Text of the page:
Once, after watching The Naked Gun at a friend’s cabin, said friend called his sister a dildo. She immediately told on him to their mom who went ballistic. I believe the movie was still running in the background as she interrogated us about where we learned that word and if we knew its definition. We were very young and had no idea what the definition was. We kept our mouths shut as to where we learned it because we were afraid she wouldn’t let us watch The Naked Gun ever again.
I’m not sure when in my life I learned what a dildo was. At that time it was just an hilarious sounding word, but I’m sure that when I did learn I looked back at that experience and went, “Oooooh, no wonder…” Lately I have been on a kick of watching movies and TV shows I loved as a little kid like The Naked Gun in search of a similar experience minus the loud/effective parenting.
The reason watching these old shows is so fun is there’s a simultaneous nostalgia and newness. There are scenes and lines I have forgotten about and then remember a split second before they happen. It’s like a satisfying deja vu. The comedies are the most fun because there are a lot of jokes I just didn’t understand due to their adult nature, a la The Naked Gun. They are like different versions of the movies from my past.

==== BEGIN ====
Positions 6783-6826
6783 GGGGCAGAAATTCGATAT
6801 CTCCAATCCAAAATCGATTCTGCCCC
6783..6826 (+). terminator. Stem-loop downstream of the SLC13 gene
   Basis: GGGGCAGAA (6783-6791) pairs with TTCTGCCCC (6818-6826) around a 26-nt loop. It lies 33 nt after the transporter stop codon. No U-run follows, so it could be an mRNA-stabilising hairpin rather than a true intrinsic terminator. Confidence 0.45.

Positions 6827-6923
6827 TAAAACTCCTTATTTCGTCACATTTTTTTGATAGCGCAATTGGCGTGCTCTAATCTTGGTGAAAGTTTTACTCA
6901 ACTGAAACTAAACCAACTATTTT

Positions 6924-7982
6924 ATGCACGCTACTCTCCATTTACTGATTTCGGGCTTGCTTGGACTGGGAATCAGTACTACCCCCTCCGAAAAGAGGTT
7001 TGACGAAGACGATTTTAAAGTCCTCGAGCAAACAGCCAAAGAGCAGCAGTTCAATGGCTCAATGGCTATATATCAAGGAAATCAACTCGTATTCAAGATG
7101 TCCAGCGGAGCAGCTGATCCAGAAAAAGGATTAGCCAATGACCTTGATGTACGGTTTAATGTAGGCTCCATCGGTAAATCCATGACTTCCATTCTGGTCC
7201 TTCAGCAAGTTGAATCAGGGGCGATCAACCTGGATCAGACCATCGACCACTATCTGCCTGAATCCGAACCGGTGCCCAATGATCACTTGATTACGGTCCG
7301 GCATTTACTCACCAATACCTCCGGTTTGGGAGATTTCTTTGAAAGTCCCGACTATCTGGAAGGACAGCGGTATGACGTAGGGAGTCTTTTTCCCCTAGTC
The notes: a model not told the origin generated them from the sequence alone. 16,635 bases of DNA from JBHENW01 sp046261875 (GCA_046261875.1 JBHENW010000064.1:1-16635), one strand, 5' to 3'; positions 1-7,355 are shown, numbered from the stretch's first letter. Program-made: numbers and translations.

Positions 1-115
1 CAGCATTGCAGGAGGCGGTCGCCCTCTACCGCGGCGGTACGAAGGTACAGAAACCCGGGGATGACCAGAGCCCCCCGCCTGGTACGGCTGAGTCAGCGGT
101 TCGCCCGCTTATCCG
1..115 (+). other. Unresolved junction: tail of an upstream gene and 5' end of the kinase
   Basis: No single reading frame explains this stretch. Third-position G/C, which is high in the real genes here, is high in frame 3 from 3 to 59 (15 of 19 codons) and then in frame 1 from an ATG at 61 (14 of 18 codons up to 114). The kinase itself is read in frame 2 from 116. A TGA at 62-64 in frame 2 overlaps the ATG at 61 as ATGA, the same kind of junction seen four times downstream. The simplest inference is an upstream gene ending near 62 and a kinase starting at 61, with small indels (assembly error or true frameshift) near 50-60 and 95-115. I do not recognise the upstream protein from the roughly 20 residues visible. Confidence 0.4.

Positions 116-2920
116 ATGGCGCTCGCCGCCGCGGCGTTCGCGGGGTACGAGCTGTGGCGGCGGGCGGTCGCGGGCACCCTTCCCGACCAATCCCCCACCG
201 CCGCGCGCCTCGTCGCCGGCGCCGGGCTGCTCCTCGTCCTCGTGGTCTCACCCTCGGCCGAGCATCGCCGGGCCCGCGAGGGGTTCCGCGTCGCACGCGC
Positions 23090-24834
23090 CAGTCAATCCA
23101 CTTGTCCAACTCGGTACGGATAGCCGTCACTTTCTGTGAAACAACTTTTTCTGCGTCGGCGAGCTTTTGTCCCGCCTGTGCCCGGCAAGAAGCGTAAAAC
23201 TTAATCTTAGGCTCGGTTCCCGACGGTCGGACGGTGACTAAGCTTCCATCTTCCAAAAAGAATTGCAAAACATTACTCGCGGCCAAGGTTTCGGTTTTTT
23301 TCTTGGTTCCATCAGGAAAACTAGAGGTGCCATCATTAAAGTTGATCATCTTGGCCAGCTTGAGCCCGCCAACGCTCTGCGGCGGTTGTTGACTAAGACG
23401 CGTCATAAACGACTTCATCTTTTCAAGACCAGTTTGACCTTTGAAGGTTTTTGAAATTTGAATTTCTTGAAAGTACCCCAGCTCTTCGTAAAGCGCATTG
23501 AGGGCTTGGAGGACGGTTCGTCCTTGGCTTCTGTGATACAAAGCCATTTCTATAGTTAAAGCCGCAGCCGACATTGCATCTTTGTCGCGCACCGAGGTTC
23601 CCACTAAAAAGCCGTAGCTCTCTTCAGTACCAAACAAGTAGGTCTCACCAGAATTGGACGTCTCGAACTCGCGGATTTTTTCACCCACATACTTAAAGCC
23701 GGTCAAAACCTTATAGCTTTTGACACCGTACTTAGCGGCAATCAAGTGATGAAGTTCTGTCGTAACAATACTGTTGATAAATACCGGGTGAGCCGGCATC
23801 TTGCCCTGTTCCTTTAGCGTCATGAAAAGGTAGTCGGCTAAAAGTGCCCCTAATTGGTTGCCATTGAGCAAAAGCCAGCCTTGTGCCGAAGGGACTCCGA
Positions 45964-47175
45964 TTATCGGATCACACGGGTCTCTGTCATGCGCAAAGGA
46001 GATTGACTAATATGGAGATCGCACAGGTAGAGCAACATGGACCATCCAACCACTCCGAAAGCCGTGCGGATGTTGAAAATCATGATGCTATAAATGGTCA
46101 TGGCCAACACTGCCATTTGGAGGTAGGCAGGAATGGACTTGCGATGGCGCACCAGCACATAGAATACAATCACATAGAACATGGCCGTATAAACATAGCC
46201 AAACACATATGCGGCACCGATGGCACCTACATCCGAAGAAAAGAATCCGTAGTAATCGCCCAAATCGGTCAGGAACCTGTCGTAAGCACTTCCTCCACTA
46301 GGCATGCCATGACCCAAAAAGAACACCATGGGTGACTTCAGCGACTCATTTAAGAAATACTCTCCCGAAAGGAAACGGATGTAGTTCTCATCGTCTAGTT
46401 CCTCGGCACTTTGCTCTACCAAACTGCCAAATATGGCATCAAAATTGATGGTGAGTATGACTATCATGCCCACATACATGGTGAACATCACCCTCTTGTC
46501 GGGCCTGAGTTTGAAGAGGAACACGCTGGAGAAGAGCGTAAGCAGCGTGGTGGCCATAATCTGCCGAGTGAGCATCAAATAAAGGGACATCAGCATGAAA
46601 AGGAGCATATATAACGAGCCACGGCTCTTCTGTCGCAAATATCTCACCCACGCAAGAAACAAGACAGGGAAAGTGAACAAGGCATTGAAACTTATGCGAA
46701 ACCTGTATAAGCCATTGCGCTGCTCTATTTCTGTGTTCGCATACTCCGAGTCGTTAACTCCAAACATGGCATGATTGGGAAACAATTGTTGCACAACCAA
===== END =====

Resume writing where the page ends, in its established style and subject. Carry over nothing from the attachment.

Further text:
I have watched most of the movies multiple times since starting this venture. The newness part wears off with each viewing; the nostalgia sticks around a little longer but also starts to fade. I think I watch them multiple times because I won’t be able to do this sort of thing again and I want to do it as many times as I can. I can’t love movies I didn’t understand as a little kid again for obvious reasons. I could not watch them again for another 15 years, but it wouldn’t quite be the same as I now understand the movies. I already get the punch line to “It will be Terry’s job to give the actors their hand cue,” from Wayne’s World. There wouldn’t be any now-I-get-that-joke moments, or at least very few.
This experience of the old/new is one I enjoy and know is fleeting. I have this same thought when I go to the theater to watch a movie I already know I’m going to love. The most recent example being Django Unchained. I sat in the theater thinking to myself, “Take this in. You only get to see this for the first time once.”
My wife and I often talk about which movies/books/TV shows etc. we would erase from our memory if we could find a hypnotist or an Eternal Sunshine of the Spotless Mind-style doctor to delete selective memories. I would take a bunch of time off work and watch them for the first time again. I would dedicate one day to watching Reservoir Dogs, Pulp Fiction, Inglorious Basterds, and Django in that order. How awesome (and appropriate) would it be to again watch Memento for the first time? I would watch the Bourne trilogy again so I could have that This-Matt-Damon-Movie-Is-Supposed-To-Be-Awesome moment again. I might even watch movies I saw as a juvenile like Billy Madison and Happy Gilmore so I could see them for the first time as an adult and finally answer the eternal question: Do I like them only because of how old I was when I first saw them?
After going through the movies, I would launch into more long-term shows: Lost, Arrested Development, The Office, Firefly (long term? ha.), the first three seasons of 24 etc. Man, that would be great fun. I know it’s bad to focus on the past and want to re-hash it, but it can be a lot of fun.